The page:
The best solution in this case will be to give them a good, deep-cleansing bath or use vet-prescribed topical creams, shampoo solutions on to the breakout. Always remember, keeping them as clean as possible is the best way to prevent these risks and hence never ignore their cleaning for long. Similarly, keeping their living area clean is also a must.
Finally, although bottoms never smell good, an exceptionally foul smelling bottom is another thing. An unexpressed anal gland causes the secretion of a sticky mucus from their rear ends, which is not only yucky but is also prone to other severe health conditions. The secretion has a very pungent, rotten smell and is uncomfortable to your Spaniel too.
Expressing an anal gland happens naturally as the poo descends from their bottoms. But sometimes due to the soft texture, the glands may not get fully expressed or blocked due to other factors, thereby resulting in the gross smell. In these cases, you will need to manually empty their anal glands by squeezing your Cocker Spaniel’s anal sacs. Or else, you can always resort to a professional’s help. But remember, it can get pretty expensive.
Should I follow any home remedy to get rid of my Cocker Spaniel’s smell?
Some things are best left to professionals and hence staying away from these so-called ‘cure-all’ natural remedies is the best choice. Based upon their underlying conditions, your vet will always suggest the best choices and hence waiting for their resolutions is definitely the better option.
Do Cocker Spaniels need higher maintenance?
To be frank, Cocker Spaniels, given their tremendous amounts of fur and a water resistant, thick, wavy coat need higher maintenance and grooming. Thus as their parent you will be needed to regularly comb and rake through their fur to prevent the buildup of dead skin cells and matting. The rake should go deep under their thick fur coat to give them a deep, relaxing comb through.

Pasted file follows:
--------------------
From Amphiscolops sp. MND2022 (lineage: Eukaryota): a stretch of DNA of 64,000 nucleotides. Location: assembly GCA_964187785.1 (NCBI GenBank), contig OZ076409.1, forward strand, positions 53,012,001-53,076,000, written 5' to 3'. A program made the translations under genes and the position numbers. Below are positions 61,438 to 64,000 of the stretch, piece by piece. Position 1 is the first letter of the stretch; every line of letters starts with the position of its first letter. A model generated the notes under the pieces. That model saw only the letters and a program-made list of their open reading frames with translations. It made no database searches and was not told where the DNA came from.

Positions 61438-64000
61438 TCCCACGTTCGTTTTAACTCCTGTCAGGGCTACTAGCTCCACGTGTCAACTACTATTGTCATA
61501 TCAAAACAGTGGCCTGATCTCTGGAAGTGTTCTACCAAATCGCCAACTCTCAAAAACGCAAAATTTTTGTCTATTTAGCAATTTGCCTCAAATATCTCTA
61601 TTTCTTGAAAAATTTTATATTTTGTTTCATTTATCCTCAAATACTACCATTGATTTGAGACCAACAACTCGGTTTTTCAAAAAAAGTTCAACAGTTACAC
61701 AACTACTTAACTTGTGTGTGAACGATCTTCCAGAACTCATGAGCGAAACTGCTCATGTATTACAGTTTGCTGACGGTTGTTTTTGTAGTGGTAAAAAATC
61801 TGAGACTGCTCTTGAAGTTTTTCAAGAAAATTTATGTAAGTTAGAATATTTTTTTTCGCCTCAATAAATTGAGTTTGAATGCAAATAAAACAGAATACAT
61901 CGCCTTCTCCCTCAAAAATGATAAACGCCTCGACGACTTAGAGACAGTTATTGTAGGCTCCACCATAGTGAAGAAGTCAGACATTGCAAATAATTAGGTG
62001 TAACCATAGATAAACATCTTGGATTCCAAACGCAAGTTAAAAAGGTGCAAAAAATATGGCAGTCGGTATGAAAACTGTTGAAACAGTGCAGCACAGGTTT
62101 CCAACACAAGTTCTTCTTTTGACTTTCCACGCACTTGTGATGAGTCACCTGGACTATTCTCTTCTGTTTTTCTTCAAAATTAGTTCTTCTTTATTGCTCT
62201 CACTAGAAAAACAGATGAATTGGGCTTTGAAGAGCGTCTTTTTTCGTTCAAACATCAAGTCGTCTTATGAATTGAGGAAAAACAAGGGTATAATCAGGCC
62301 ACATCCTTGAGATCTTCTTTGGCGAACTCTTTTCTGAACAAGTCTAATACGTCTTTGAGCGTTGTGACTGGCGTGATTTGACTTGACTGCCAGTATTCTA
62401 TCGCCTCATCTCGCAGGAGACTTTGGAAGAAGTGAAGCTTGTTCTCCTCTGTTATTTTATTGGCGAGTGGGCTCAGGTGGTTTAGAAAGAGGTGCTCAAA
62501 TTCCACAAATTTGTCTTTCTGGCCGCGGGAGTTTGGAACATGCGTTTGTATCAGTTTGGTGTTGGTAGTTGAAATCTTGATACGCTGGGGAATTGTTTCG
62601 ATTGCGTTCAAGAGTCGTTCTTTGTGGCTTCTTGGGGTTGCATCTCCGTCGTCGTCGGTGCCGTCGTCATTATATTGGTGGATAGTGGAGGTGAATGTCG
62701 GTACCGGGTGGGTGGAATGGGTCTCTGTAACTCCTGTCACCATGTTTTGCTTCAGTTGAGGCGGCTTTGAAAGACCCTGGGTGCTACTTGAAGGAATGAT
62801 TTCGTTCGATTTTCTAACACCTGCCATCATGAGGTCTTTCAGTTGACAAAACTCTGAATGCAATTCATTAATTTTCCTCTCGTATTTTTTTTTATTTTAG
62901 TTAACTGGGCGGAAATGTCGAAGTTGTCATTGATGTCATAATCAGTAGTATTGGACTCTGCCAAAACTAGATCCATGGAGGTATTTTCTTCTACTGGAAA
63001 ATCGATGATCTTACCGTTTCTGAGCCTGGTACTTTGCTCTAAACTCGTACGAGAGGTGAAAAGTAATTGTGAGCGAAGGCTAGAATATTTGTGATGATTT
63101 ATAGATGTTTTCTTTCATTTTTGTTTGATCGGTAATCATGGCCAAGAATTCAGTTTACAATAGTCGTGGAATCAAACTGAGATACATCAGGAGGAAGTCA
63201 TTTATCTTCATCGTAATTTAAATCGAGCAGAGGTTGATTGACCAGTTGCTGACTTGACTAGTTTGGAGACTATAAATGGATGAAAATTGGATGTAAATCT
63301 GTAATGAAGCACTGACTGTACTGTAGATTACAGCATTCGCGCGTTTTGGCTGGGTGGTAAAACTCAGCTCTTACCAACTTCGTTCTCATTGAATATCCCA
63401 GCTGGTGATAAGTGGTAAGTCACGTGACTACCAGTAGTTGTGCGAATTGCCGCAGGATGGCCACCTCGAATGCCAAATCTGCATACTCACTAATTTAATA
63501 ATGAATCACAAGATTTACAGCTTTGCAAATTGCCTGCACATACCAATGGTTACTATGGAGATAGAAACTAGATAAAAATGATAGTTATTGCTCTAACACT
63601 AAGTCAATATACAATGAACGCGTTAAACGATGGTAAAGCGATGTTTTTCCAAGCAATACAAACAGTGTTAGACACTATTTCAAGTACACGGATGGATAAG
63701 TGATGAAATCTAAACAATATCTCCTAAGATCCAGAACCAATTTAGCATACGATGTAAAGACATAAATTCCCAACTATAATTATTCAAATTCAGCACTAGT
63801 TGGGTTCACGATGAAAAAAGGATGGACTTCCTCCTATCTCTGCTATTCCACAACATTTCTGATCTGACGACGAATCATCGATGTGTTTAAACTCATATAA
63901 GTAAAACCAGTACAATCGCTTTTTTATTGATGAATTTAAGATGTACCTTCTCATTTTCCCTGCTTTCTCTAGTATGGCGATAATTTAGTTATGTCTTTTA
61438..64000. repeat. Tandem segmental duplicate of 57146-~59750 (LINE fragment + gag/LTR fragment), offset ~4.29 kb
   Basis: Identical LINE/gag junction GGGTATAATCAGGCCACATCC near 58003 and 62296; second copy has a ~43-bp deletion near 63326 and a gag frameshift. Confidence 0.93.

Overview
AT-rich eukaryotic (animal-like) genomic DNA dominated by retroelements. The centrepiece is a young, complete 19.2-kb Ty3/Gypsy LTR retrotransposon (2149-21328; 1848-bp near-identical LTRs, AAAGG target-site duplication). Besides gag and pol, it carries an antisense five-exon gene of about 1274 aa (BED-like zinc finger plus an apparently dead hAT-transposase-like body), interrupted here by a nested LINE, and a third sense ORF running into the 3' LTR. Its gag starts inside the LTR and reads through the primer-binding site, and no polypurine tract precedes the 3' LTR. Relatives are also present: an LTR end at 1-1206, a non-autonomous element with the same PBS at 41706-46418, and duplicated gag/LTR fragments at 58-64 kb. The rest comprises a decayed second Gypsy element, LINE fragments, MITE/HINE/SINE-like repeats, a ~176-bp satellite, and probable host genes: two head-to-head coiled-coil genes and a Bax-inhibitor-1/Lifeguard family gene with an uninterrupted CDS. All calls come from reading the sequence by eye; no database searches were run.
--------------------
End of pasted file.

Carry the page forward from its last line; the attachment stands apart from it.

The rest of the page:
They will also require regular bath-times, as they love digging and rolling on dirt. Moreover, even when kept confined to a house, their long fur can easily pick up dust from the ground and get mixed up with their body oils, forming a sticky mess up.
When bathing them, make sure to go over all their corners, be it their fluffy ears, genitals, underarms or under the paw. In the end, give them a nice clean brushing, trim their nails, shave off their paws, clean their ears, and voila, you have your beautiful smelling regal Cocker Spaniel back into their previous form.
Maintaining a Spaniel is surely a turdy task but never impossible. With the right dedication and methods, you can efficiently get rid of the doggy smell and save yourself from first-hand embarrassment in front of your guests or family.
Do I need to send my Cocker Spaniel to professional groomers?
Although it’s not compulsory, a professionally groomed appearance is something that can never be achieved within the home. You will need to have the required knowledge and set of professional grooming tools for the cause, and hence rather than wasting thousands of bucks for this endeavour, getting your pooch to a professional groomer may prove to be cheaper.
There you can choose to go with their regular grooming services or book some additional facilities, as you deem necessary.
How many times should I take them to an experienced groomer?
Well, that is a purely personal choice. Based upon how much money you are ready to invest to get your Cocker Spaniel all spick-and-span, you can visit the canine groomer every month or a few times in a year.
The same also depends upon the area your pooch stays in, their daily activities, and other necessary conditions.